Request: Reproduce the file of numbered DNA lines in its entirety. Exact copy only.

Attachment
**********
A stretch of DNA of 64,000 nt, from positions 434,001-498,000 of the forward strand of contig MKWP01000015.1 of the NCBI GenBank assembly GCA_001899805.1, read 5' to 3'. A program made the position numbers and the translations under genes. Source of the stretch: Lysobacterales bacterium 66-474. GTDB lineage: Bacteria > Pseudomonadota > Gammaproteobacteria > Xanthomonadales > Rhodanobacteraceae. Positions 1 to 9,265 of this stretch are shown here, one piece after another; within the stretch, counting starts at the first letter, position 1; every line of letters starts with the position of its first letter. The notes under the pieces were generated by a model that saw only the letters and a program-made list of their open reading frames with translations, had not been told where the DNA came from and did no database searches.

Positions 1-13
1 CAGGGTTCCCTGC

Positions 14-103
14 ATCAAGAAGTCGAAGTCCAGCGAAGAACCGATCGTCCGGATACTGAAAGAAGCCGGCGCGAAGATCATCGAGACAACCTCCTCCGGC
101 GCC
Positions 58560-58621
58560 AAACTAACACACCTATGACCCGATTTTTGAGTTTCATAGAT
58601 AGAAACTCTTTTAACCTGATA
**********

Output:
A stretch of DNA of 64,000 nt, from positions 434,001-498,000 of the forward strand of contig MKWP01000015.1 of the NCBI GenBank assembly GCA_001899805.1, read 5' to 3'. A program made the position numbers and the translations under genes. Source of the stretch: Lysobacterales bacterium 66-474. GTDB lineage: Bacteria > Pseudomonadota > Gammaproteobacteria > Xanthomonadales > Rhodanobacteraceae. Positions 1 to 9,265 of this stretch are shown here, one piece after another; within the stretch, counting starts at the first letter, position 1; every line of letters starts with the position of its first letter. The notes under the pieces were generated by a model that saw only the letters and a program-made list of their open reading frames with translations, had not been told where the DNA came from and did no database searches.

Positions 1-13
1 CAGGGTTCCCTGC

Positions 14-103
14 ATCAAGAAGTCGAAGTCCAGCGAAGAACCGATCGTCCGGATACTGAAAGAAGCCGGCGCGAAGATCATCGAGACAACCTCCTCCGGC
101 GCC
Positions 58560-58621
58560 AAACTAACACACCTATGACCCGATTTTTGAGTTTCATAGAT
58601 AGAAACTCTTTTAACCTGATA